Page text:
November 8, 2016

San Jacinto College, a community college in Texas, announced Monday that it is dropping four intercollegiate athletic teams: men’s and women’s basketball, women’s volleyball, and men’s soccer. The college will keep its baseball and softball teams.

College officials cited the expenses associated with the eliminated teams, which involve about 150 students. Annual spending is about $2.6 million, and athletics facilities currently require about $25 million in renovations.

November 8, 2016

The Vassar College faculty has approved a plan to shrink the teaching load to four classes per year, from five, while adding a new student supervisory requirement. The plan, referred to as 2-2-1, also includes cutting the number of units students need to graduate. The vote was 135 in favor and 40 opposed, with one abstention. Though it passed by a relatively wide margin, with faculty proponents emphasizing a renewed commitment to one-on-one interaction with students, the plan has been controversial and remains so, to some. “My fear that Vassar's bad example could start a trend” among selective colleges, Donald Foster, Jean Webster Professor of Dramatic Literature, said via email.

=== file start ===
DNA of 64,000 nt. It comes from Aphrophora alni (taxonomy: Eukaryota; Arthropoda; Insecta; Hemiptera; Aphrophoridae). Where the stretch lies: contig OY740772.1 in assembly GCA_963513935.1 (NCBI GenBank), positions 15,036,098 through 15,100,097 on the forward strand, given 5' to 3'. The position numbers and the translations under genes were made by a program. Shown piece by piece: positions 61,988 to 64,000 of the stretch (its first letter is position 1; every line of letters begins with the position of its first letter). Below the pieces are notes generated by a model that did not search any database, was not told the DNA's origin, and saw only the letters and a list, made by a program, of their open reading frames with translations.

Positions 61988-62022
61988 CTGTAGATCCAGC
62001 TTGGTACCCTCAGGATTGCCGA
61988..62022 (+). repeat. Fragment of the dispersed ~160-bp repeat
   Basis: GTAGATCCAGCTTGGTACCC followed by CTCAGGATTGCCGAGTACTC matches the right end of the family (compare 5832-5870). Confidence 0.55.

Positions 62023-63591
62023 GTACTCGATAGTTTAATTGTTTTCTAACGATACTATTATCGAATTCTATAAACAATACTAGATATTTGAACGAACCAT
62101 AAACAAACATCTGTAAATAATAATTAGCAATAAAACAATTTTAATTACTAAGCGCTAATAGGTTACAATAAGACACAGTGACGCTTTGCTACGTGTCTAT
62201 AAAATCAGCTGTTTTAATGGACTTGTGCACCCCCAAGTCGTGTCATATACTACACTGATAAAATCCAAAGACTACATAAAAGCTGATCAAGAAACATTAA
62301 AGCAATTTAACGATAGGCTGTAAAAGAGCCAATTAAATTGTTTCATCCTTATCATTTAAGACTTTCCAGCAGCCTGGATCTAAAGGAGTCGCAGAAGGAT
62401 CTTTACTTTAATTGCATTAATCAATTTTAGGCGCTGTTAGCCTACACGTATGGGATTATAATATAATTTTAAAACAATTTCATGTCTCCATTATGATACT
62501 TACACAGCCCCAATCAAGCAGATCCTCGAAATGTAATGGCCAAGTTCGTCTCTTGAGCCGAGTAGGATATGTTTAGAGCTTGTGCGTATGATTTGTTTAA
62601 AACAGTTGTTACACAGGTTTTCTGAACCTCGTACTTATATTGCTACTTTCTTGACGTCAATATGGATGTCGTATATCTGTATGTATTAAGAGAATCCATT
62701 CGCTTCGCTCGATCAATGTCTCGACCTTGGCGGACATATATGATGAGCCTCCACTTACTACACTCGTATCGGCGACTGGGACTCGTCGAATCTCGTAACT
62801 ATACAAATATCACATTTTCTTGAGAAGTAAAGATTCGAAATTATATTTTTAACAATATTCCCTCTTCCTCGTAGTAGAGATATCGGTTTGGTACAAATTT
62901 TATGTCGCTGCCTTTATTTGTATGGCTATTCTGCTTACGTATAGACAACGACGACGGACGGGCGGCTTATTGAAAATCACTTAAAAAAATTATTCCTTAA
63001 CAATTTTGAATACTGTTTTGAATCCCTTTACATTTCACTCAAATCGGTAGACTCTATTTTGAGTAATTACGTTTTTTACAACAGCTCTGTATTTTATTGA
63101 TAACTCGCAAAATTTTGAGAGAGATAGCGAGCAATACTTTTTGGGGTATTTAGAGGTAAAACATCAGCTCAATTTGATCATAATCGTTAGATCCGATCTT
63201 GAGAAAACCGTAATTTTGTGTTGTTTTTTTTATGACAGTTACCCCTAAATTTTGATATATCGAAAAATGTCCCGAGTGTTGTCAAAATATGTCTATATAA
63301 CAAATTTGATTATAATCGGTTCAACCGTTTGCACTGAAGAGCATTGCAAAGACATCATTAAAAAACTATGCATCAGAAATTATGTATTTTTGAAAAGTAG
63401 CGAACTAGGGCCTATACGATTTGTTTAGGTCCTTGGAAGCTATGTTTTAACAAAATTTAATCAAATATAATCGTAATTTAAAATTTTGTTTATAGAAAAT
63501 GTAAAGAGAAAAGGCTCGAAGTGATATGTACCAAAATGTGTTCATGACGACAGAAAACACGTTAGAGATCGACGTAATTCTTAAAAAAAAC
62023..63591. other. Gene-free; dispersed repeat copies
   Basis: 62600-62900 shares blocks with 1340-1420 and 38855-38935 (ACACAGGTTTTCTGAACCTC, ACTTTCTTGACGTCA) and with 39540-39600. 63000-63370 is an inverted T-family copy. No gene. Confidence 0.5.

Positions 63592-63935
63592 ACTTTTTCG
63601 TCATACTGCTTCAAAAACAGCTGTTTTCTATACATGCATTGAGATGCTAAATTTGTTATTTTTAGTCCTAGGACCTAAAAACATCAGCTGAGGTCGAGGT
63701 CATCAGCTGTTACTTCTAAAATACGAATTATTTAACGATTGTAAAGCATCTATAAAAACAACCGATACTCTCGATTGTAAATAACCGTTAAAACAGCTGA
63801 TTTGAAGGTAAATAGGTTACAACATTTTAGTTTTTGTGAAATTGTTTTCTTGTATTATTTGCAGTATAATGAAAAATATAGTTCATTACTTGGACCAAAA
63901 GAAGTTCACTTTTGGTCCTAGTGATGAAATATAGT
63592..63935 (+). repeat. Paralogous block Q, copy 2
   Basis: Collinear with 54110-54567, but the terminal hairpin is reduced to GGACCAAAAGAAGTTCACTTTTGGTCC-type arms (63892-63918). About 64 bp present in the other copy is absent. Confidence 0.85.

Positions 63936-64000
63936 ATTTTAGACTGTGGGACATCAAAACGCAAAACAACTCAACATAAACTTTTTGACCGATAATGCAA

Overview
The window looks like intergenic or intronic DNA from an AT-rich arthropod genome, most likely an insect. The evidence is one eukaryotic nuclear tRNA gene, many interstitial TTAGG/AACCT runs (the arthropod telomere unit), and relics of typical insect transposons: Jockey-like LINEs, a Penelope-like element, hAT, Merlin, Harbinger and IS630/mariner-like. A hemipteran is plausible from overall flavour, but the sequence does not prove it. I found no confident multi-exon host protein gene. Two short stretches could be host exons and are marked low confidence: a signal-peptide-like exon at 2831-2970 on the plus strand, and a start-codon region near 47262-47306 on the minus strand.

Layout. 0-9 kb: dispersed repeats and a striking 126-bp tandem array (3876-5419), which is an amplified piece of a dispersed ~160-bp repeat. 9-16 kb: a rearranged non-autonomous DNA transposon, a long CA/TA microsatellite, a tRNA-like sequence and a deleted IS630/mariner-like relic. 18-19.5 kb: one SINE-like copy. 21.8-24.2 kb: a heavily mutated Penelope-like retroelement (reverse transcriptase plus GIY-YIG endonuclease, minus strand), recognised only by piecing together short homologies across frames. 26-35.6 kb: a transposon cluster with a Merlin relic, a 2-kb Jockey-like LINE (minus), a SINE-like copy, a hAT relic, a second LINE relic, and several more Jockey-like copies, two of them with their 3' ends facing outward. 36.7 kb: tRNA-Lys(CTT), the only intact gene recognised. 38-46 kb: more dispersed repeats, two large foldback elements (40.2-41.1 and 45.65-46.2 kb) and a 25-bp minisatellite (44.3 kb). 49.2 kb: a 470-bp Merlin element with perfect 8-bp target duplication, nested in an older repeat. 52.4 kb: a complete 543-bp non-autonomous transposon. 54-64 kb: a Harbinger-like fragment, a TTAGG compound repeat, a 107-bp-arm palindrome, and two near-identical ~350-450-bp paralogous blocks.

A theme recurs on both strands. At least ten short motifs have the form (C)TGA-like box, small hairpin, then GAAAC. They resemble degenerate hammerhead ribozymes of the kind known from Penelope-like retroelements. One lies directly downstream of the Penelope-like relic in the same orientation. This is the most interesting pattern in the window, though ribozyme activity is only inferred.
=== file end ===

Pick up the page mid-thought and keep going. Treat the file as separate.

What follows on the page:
November 8, 2016

The Houston College of Law, formerly known as the South Texas College of Law, has a new name: South Texas College of Law Houston. The law school announced its new name Monday, shortly after a federal judge granted a preliminary injunction ordering the Houston College of Law to stop using that name, citing potential confusion with the University of Houston Law Center, which sought the injunction. The University of Houston Law Center noted issues beyond the name -- such as a similar color for the logos -- that could lead to confusion. The South Texas College of Law Houston also said it planned to change the color used in the logo, away from a red similar to the University of Houston's, and to instead use navy.